Witness, eternal life, and the offices of Christ

“Witness and eternal life as facets of the theme of fellowship [with Christ as the destiny of humanity] can help to shed light on how the noetic [knowledge] and experiential aspects of salvation are seen to be existentially related. Witness is seen as the penultimate, and eternal life as the ultimate, form of fellowship. Witness is seen as a matter of declaring, and eternal life as one of enjoying, the salvation accomplished in and by Jesus Christ. Witness consists of fellowship with Jesus Christ in his prophetic work; eternal life, of fellowship with him in his royal work. Witness participates with Christ in his resurrection; eternal life participates with Christ in his glory. Witness shares in the prophetic task of the risen Christ to declare the salvation accomplished in and by the cross; eternal life shares in the royal splendor of the glorified Christ as the crown of that salvation so accomplished. Witness occurs in the penultimate setting where the noetic moment necessarily takes precedence; eternal life occur in the ultimate setting where the experiential moment of salvation, in and with the noetic, is fully realized.

“In short, the priestly work of Jesus Christ on the cross is accomplished by him alone; the prophetic work of the risen Christ is shared with the Christian in a fellowship of witness; and the royal work of the glorified Christ is shared with the Christian in a fellowship of eternal life. The priestly work of Christ is finished and complete in such a way that it needs acknowledgment but not repetition. The prophetic is so related to the priestly work of Christ that, in this life, the noetic necessarily takes primacy over the experiential aspect of salvation. The royal is so related to the priestly work of Christ that, in the life to come, the experiential is fully and finally realized in and with the noetic aspect of salvation. The primacy of the noetic is this life is thus related to the eschatological situation of declaration; the removal of this primacy in the life to come, to the final revelation of all things as glorified in and by Jesus Christ.”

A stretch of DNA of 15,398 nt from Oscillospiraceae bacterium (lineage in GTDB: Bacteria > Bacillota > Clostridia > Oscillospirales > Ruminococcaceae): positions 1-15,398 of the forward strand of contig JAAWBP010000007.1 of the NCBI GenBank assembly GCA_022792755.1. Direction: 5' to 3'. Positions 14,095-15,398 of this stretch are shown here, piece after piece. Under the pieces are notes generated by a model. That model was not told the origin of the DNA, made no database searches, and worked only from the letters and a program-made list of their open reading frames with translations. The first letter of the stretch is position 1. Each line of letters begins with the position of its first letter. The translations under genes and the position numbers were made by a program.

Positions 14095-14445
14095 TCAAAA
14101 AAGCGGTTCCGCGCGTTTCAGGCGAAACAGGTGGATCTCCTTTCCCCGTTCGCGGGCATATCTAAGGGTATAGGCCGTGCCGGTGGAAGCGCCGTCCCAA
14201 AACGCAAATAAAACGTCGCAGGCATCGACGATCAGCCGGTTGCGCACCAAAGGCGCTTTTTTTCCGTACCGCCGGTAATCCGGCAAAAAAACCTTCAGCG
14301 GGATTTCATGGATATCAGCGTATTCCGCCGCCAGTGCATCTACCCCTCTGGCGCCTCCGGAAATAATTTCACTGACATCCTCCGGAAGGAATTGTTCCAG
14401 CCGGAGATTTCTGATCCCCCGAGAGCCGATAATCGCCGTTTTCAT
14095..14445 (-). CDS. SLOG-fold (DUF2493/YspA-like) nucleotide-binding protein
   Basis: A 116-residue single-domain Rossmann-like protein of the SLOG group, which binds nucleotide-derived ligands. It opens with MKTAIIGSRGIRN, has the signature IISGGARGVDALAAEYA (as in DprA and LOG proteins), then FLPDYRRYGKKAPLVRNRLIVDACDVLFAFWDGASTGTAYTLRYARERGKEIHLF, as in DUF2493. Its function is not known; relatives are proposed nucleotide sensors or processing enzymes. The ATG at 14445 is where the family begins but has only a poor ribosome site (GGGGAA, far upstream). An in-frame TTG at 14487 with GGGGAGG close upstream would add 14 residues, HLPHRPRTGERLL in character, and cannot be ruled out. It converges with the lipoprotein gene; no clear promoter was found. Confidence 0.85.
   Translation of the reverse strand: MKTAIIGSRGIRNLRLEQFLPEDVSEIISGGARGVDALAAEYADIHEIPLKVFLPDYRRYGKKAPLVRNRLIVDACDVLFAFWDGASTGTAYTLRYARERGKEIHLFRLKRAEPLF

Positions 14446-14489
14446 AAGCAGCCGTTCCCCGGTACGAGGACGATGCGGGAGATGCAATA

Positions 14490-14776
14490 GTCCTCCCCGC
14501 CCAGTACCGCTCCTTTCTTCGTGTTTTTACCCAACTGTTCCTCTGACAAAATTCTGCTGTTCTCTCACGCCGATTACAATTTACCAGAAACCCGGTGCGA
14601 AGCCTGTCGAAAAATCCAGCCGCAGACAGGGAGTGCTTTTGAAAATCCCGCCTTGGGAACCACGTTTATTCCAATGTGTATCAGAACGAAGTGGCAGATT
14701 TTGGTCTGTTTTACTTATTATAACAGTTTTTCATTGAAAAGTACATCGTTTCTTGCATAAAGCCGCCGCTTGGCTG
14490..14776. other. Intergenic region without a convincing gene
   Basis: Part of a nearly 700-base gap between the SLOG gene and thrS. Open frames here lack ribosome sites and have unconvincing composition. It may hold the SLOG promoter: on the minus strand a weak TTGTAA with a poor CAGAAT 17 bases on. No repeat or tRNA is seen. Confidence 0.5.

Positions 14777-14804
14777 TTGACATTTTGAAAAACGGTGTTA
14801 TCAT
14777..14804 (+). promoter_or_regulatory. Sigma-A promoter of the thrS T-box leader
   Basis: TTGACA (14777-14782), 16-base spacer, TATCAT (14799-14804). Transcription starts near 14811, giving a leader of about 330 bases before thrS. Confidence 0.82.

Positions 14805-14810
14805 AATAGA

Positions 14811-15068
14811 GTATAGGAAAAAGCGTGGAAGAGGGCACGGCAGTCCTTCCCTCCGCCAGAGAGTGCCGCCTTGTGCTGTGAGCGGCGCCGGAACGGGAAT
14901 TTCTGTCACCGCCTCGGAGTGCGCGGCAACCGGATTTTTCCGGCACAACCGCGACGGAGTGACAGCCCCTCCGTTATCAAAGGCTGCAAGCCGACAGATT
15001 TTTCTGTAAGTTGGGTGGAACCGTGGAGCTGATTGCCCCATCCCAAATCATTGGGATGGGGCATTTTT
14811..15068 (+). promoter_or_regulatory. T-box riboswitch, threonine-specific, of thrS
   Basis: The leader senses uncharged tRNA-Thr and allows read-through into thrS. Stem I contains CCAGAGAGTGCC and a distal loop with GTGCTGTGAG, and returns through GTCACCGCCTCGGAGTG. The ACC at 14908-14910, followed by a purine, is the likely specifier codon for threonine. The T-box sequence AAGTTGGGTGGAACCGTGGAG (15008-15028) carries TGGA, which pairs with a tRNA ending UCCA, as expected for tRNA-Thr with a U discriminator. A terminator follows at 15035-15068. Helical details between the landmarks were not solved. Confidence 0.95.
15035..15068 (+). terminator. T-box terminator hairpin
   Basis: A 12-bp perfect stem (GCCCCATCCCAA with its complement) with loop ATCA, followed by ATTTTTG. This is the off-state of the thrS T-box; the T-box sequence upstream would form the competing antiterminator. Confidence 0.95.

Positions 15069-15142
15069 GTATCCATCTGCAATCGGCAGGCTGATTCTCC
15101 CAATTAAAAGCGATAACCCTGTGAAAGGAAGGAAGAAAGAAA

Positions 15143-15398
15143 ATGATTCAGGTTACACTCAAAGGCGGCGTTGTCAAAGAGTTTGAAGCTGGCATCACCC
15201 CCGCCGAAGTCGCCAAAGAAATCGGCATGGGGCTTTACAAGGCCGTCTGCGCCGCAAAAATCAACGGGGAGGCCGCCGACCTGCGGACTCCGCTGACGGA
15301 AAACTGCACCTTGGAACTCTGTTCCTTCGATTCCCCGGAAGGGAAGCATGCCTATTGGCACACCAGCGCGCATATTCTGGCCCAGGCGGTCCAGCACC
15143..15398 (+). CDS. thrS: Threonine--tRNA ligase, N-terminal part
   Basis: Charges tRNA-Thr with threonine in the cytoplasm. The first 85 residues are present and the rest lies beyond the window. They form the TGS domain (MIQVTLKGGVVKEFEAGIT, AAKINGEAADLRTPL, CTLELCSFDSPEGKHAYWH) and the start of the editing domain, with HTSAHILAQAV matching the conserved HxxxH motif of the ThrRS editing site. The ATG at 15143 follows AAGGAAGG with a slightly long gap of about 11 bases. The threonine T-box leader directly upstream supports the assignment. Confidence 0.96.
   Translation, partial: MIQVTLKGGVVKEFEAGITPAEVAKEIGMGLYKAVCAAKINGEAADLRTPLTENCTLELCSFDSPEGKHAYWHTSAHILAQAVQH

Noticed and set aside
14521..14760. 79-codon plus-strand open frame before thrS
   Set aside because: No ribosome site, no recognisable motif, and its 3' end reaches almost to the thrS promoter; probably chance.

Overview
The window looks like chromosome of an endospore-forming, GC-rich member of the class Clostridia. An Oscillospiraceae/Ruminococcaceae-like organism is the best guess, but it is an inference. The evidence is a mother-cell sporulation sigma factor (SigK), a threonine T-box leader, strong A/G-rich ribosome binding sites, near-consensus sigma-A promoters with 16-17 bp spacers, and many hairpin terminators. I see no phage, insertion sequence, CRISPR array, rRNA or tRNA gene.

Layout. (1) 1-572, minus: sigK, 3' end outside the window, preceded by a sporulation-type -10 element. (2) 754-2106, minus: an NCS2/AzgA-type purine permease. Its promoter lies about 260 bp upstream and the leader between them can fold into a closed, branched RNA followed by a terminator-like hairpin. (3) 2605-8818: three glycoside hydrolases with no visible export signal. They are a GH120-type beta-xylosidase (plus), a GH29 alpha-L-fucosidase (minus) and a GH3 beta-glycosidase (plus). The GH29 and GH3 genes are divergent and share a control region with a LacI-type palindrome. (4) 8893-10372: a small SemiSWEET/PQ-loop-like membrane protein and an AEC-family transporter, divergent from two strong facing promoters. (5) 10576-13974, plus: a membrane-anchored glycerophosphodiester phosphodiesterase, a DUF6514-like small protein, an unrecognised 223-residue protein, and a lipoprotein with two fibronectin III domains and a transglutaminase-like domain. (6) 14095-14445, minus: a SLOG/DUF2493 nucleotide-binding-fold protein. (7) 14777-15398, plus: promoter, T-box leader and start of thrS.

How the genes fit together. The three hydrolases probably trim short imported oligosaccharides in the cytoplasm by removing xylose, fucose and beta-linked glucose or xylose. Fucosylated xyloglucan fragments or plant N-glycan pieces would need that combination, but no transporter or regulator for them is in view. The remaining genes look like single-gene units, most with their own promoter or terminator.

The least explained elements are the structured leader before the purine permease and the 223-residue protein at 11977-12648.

George Hunsinger, How to Read Karl Barth, pp. 181-182.

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